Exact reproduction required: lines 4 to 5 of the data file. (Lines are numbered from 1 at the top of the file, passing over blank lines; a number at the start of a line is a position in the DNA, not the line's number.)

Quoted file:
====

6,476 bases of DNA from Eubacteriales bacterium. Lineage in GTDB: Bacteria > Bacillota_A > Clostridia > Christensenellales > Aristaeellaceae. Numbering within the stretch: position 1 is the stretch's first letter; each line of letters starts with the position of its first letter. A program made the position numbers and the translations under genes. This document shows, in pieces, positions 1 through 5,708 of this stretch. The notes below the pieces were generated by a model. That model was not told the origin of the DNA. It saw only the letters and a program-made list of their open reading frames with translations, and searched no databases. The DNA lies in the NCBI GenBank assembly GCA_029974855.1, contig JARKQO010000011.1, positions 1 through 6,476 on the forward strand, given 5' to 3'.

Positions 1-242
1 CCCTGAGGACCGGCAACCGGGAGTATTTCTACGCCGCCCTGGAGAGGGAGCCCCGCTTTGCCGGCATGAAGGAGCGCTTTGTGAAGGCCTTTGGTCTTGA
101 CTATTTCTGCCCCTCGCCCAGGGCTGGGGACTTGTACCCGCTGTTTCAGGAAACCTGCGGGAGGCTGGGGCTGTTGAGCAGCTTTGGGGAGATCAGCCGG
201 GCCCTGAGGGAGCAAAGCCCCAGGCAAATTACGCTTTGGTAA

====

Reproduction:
101 CTATTTCTGCCCCTCGCCCAGGGCTGGGGACTTGTACCCGCTGTTTCAGGAAACCTGCGGGAGGCTGGGGCTGTTGAGCAGCTTTGGGGAGATCAGCCGG
201 GCCCTGAGGGAGCAAAGCCCCAGGCAAATTACGCTTTGGTAA